The COVID-19 pandemic poses special challenges to companies in transactional projects in carrying out required merger control procedures. At the same time, the relevance of foreign trade approval procedures and restrictive government measures is increasing for investments by foreign companies. We present below the most important steps to bring your transaction to a successful conclusion even during this time.
Antitrust support for a deal can take many months and tie up considerable resources (especially staff). Even one COVID-19 case in your company can slow down required merger control proceedings before antitrust authorities tremendously if a key person becomes ill or is quarantined. Face-to-face meetings are no longer possible, schedules get mixed up and deadlines threaten to slip by. Without preparation, you run the risk of not being able to counteract in time.
Delays may also occur with the relevant antitrust authorities. After initial conversion difficulties, many antitrust authorities have adapted to the new situation for the time being and are conducting merger control proceedings within the statutory decision deadlines, including the German Federal Cartel Office and the European Commission. Internationally, there is an increasing move to electronic transmission of required documents. In some countries, however, procedures or deadlines are temporarily suspended.
What can you do now?
In the case of investments by foreign companies, the relevance of foreign trade law audits and approval procedures is increasing. In a communication dated March 25, 2020, the European Commission called on member states to apply national foreign trade law investment control mechanisms more strictly. The Commission is responding to the economic developments triggered by COVID-19 and the risk that companies in strategically important areas will come under the control of non-European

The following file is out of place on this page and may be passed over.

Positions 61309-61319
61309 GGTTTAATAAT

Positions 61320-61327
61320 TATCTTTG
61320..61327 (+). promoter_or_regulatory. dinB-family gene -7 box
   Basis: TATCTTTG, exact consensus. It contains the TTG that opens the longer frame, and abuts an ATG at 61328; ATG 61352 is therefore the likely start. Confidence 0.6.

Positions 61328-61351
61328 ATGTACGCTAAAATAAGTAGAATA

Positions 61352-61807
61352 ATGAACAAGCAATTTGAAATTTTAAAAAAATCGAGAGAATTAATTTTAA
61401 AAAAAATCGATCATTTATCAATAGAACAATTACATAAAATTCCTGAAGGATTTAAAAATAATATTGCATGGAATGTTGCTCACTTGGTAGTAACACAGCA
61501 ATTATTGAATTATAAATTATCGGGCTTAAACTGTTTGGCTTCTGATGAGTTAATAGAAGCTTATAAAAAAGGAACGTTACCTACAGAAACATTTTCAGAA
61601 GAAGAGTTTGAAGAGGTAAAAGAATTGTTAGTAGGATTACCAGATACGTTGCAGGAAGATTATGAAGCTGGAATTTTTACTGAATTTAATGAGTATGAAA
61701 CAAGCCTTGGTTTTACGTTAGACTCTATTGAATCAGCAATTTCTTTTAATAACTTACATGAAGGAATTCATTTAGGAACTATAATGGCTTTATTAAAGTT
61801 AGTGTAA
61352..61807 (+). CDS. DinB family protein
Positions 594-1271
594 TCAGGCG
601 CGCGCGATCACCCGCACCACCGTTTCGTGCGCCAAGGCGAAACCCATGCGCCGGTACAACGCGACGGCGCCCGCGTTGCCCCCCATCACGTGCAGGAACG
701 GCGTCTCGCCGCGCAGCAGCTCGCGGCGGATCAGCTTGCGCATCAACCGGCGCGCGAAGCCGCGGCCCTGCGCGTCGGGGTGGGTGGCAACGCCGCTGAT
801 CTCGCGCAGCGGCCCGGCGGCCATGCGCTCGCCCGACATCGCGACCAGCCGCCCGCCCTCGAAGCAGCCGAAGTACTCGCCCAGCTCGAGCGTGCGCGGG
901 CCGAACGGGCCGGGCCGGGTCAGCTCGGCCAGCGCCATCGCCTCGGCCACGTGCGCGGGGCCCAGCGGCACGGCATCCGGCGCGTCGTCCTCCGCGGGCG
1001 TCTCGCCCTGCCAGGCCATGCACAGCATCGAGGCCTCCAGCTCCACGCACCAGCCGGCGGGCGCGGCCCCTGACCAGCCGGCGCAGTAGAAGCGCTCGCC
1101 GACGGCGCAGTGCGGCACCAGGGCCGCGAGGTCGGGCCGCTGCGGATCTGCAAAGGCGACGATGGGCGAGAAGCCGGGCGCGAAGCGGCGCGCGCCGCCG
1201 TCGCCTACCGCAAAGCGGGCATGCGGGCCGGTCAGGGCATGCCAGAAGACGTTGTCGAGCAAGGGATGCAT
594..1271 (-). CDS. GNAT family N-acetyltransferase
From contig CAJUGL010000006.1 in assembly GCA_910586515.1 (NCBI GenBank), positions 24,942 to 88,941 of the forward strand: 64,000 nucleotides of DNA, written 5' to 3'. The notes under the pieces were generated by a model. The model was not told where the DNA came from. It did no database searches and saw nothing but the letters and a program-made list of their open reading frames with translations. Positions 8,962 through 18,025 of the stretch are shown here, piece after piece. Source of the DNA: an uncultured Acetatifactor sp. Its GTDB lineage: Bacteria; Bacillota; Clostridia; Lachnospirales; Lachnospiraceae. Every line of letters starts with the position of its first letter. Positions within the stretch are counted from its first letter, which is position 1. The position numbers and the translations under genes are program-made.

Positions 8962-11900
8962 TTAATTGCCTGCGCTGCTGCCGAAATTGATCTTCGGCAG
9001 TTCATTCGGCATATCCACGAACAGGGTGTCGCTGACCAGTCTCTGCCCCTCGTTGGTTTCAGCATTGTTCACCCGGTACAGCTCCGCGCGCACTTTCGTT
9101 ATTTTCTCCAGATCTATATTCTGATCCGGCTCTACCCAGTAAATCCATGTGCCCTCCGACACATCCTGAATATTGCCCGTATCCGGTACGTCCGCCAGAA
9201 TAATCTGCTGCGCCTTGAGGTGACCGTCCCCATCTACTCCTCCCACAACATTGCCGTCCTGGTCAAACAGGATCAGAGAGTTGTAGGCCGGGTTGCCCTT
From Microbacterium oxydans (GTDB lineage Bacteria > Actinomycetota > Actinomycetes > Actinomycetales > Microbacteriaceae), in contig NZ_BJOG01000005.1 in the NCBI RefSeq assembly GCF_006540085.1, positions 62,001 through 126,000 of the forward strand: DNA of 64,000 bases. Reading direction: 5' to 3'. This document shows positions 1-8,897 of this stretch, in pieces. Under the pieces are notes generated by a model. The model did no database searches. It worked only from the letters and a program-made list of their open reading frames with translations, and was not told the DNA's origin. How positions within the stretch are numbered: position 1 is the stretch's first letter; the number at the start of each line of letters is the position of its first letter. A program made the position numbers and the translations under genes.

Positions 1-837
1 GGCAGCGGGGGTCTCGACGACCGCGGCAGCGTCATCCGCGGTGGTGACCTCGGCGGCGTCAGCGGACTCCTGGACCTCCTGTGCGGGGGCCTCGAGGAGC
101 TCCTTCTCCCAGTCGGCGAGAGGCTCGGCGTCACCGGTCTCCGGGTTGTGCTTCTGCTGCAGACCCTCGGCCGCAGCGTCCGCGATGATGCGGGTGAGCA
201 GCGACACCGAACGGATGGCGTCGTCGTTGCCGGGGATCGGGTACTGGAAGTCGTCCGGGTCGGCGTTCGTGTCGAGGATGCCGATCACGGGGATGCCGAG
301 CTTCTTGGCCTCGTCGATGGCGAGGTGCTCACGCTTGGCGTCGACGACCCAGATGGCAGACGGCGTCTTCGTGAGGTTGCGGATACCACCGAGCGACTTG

Member States are encouraged to make full use of all the tools at their disposal to screen and prevent investments from non-EU countries that could threaten Europe’s security or public order. Currently, 14 member states have corresponding national rules and procedures. The remaining member states were called upon to create such in the short term and in the meantime to fall back on legal options already in force.
Of particular relevance here is EU Regulation 2019/452 establishing a framework for the verification of foreign direct investment. While it does not enter into force until October 11, 2020, member states are encouraged to apply their existing review regimes in light of the regulation. Where such review regimes do not (yet) exist, a transaction may be reviewed by the Commission and member states within 15 months of its consummation.
For example, a transaction completed in March 2020 may be reviewed retrospectively in the period between October 11, 2020 to June 2021. The result may be subsequent restrictive government orders and actions.
What can you do now?
KPMG Law advises on M&A transactions on all issues of antitrust and merger control law as well as foreign economic review of foreign investments. We represent you in the necessary proceedings before authorities and courts. Through our global network, we provide you with our services “from a single source” even for international transactions and procedures.
© 2024 KPMG Law Rechtsanwaltsgesellschaft mbH, associated with KPMG AG Wirtschaftsprüfungsgesellschaft, a public limited company under German law and a member of the global KPMG organisation of independent member firms affiliated with KPMG International Limited, a Private English Company Limited by Guarantee. All rights reserved. For more details on the structure of KPMG’s global organisation, please visit https://home.kpmg/governance.
KPMG International does not provide services to clients. No member firm is authorised to bind or contract KPMG International or any other member firm to any third party, just as KPMG International is not authorised to bind or contract any other member firm.